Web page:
They do all the great Got, Not Got series
and plenty of other retro sports titles.
With the 2015 Cricket World Cup in full swing, Tim Wigmore and Peter Miller's Second XI is already proving popular with cricket fans, in the UK and abroad.
As the world's second most popular sport, cricket is much richer and more diverse than many realise. Globally, passionate players make sacrifices to play for their country.
These extraordinary tales of cricket in Afghanistan and Ireland, Kenya and the Netherlands resonate far beyond cricket, touching on war, sectarianism and even women's rights.
Like Mohammad Nabi. He spent the first 16 years of his life as a refugee in Pakistan. He captained the Afghanistan side to the 2015 World Cup.
The achievement came not just in spite of the Taliban but partly because of its support for cricket.
In Ireland, the game has reawakened after a century of obscurity – but can they achieve their aim of Test cricket and end the player drain to England?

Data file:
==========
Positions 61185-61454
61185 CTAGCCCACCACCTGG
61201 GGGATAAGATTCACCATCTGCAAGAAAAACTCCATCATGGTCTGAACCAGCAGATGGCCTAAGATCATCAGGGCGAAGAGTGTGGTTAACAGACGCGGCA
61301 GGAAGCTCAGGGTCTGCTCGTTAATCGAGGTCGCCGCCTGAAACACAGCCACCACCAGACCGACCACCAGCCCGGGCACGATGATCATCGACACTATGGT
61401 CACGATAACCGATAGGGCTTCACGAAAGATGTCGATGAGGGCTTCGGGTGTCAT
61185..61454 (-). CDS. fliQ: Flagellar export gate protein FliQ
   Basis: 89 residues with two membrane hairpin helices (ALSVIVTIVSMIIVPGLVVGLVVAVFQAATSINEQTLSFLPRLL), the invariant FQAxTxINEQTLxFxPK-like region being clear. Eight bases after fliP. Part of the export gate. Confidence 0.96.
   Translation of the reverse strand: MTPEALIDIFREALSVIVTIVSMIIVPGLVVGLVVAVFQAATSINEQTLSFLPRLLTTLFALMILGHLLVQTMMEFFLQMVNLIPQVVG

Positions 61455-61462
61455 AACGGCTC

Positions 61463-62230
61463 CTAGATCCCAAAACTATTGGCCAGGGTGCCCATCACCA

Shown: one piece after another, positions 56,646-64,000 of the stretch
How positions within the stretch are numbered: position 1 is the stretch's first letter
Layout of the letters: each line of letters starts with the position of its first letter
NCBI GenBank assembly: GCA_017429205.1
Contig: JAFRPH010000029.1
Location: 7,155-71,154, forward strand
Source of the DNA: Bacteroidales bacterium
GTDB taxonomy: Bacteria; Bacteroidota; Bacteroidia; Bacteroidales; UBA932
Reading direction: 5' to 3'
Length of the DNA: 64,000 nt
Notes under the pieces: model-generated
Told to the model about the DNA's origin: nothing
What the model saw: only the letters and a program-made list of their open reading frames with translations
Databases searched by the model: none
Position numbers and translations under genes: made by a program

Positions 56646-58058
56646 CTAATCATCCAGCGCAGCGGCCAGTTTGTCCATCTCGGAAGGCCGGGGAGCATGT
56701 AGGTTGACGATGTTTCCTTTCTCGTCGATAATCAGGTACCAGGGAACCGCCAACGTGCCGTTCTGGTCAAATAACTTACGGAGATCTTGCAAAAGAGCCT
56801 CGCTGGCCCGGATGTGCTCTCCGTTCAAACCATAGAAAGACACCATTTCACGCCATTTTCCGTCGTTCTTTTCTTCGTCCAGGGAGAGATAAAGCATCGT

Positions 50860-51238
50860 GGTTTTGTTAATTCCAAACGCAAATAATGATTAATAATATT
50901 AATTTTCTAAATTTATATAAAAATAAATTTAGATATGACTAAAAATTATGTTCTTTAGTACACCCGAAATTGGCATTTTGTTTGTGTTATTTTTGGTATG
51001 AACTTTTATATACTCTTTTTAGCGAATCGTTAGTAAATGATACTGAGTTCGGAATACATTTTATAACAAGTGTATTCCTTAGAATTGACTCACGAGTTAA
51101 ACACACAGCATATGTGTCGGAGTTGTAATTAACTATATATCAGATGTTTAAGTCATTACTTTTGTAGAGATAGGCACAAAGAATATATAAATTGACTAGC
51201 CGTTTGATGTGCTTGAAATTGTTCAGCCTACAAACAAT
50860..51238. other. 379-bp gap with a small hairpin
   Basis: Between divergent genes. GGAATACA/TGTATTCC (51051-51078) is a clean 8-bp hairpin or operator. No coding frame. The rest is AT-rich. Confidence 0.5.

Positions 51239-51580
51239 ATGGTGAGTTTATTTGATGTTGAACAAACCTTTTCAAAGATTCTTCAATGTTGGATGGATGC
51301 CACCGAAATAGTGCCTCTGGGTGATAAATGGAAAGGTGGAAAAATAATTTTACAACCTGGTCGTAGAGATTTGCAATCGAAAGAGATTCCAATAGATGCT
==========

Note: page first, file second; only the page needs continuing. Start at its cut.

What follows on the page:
These are just two of the countries explored in Second XI, which tells the captivating tale of cricket’s journey in ten nations beyond the Test world: a vibrant world fighting for more recognition.
With a foreword from Gideon Haigh, Second XI shows how cricket resonates far beyond sport, touching on war, sectarianism and women’s rights.
This book asks what it would take for America and China to embrace the game. It explains how Kenya reached the World Cup semi-finals and what happened next; why an Emirati faced Allan Donald armed only with a sunhat; and how cricket in the Netherlands almost collapsed after two bad days.
Ten countries are covered in the book are, but it is called Second XI because like all good Second XI's only ten players turned up!
Click here to read the first chapter of Second XI and for more information.